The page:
Phylogeography of Libanotis buchtormensis (Umbelliferae) in Disjunct Populations along the Deserts in Northwest China.
ABSTRACT: In Northwest China, aridification and desert expansion play significant roles in promoting desert plant diversification and speciation. However, to date, little is known about the effects of the desert barrier on the population structure of montane, non-desert species in the area. In this study, we sequenced chloroplast DNA regions (trnL-trnF and trnS-trnG) and a nuclear gene (rpb2) to investigate the population differentiation and phylogeographical history of Libanotis buchtormensis, a perennial montane species possessing a disjunct distribution at the periphery of the central desert. In total, 23 chloroplast haplotypes and 24 nuclear haplotypes were recovered from the 21 natural populations and six hebarium specimens. Phylogenetic analysis based on the combined plastid and nuclear dataset revealed two distinct lineages of L. buchtormensis, which inhabit the disjunct areas on both sides of the desert zone. The molecular dating analysis indicated that the divergence between the southeastern and the northwestern populations occurred in the middle Pleistocene, concomitantly with the desert expansion. The geographical vicariance likely contributed to the present disjunct distribution of L. buchtormensis across the deserts in Northwest China. Populations in the southeastern region may have migrated from the northwestern region, and seem to be a peripheral distribution of L. buchtormensis.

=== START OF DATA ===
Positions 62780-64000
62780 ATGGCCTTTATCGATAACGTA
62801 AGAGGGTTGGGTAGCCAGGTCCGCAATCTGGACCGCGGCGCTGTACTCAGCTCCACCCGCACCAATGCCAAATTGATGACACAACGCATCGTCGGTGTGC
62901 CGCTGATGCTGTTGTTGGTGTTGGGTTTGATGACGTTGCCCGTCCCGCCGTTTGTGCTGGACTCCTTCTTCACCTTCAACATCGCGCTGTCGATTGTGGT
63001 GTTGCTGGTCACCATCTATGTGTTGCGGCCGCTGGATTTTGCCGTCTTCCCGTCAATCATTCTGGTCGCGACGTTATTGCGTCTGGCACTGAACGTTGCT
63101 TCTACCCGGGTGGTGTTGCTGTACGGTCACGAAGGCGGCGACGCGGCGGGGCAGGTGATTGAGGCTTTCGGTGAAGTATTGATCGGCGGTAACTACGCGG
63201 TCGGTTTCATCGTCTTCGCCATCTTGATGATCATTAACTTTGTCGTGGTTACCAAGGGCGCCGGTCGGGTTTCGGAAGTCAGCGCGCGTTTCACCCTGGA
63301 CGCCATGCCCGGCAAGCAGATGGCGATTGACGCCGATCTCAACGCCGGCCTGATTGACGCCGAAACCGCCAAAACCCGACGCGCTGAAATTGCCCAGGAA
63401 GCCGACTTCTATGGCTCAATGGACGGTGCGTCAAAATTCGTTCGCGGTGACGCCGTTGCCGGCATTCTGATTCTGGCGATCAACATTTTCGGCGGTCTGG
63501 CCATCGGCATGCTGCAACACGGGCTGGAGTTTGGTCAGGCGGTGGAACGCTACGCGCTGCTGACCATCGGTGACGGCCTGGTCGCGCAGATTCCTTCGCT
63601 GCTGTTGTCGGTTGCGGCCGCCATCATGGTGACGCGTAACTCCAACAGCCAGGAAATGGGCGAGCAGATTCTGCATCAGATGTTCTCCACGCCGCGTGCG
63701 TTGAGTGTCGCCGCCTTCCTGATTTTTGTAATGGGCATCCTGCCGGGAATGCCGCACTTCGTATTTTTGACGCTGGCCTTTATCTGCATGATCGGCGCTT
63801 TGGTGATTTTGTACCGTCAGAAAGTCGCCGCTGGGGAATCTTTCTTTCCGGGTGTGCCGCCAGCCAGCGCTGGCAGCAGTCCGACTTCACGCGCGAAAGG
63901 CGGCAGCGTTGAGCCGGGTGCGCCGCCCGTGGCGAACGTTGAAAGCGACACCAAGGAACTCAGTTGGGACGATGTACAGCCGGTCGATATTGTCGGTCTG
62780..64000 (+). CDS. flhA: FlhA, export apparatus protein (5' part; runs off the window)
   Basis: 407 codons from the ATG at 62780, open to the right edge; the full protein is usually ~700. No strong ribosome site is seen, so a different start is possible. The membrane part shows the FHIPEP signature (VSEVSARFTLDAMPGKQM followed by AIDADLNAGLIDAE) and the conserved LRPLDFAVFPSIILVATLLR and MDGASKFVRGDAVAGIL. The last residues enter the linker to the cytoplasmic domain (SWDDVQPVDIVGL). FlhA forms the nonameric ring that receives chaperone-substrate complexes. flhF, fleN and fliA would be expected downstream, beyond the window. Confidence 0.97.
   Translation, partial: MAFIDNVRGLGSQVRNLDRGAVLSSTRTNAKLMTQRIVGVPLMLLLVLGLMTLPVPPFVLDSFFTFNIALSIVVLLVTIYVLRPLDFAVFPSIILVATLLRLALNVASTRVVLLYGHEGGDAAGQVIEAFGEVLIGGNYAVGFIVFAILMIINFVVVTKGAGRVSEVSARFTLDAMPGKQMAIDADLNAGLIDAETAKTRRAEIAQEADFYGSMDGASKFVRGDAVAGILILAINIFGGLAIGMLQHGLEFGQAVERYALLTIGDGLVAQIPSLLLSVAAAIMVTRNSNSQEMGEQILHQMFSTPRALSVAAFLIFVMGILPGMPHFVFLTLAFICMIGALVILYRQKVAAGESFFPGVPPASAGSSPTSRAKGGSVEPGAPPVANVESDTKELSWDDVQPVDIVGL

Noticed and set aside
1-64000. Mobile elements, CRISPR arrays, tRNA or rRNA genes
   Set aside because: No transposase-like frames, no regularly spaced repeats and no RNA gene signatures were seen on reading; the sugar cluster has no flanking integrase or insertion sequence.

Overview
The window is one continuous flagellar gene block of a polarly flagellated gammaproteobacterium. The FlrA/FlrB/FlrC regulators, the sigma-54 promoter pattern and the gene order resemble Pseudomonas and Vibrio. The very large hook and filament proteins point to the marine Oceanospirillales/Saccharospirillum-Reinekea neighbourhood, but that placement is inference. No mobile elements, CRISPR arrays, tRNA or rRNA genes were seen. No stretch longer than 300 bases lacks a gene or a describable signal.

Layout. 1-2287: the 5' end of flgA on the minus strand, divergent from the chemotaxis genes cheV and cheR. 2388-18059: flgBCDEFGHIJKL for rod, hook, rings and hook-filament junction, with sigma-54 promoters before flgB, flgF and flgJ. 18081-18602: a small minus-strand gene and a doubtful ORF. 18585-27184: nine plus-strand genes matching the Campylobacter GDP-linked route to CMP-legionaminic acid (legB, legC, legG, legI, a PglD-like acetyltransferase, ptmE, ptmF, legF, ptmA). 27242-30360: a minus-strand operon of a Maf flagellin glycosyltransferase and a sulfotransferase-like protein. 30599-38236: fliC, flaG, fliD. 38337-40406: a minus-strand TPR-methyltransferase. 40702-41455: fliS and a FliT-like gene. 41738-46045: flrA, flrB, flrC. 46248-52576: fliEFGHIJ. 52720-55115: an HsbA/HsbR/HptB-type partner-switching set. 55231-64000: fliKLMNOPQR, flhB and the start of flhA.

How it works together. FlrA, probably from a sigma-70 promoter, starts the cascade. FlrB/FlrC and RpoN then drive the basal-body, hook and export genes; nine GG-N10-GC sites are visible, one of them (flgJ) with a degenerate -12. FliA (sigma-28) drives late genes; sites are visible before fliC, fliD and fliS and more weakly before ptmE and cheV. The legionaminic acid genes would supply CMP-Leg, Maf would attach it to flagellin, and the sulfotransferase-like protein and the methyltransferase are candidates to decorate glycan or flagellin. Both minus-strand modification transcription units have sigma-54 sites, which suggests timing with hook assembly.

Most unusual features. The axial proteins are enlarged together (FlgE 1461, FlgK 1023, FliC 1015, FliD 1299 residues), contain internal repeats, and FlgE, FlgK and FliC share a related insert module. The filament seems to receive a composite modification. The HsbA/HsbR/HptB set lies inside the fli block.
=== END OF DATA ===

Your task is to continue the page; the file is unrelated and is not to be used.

Project description:Climatic fluctuations during the Quaternary significantly affect many species in their intraspecific divergence and population structure across northwest China. In order to investigate the impact of climate change on herbaceous plants, we studied Panzerina lanata (Lamiaceae), a widely distributed species. Sequences of two chloroplast DNA (cpDNA) intergenic spacers (trnH-psbA and rpoB-trnC) and a nuclear ribosomal region (nrDNA, ITS) were generated from 27 populations of Panzerina lanata and resulted in the identification of seven chloroplast haplotypes and thirty-two nuclear haplotypes. We applied AMOVA, neutrality test and mismatch distribution analysis to estimate genetic differentiation and demographic characteristics. The divergence times of the seven cpDNA haplotypes were estimated using BEAST. Our results revealed high levels of genetic diversity (cpDNA: Hcp = 0.6691, H T = 0.673; nrDNA: Hnr = 0.5668, H T = 0.577). High level of genetic differentiation (G ST = 0.950) among populations was observed in the cpDNA sequences, while the genetic differentiation values (G ST = 0.348) were low in nuclear sequences. AMOVA results revealed major genetic variation among the three groups: northern, central, and eastern group. However, the genetic differentiation in ITS data was not found. The species distribution modeling and demographic analysis indicated that P. lanata had not experienced recent range expansion. The occurrence of divergence between seven cpDNA haplotypes, probably during Pleistocene, coincides with aridification and expansion of the desert across northwest China that resulted in species diversification and habitat fragmentation. In addition, we discovered that the deserts and the Helan Mountains acted as effective geographic barriers that promoting the intraspecific diversity of P. lanata.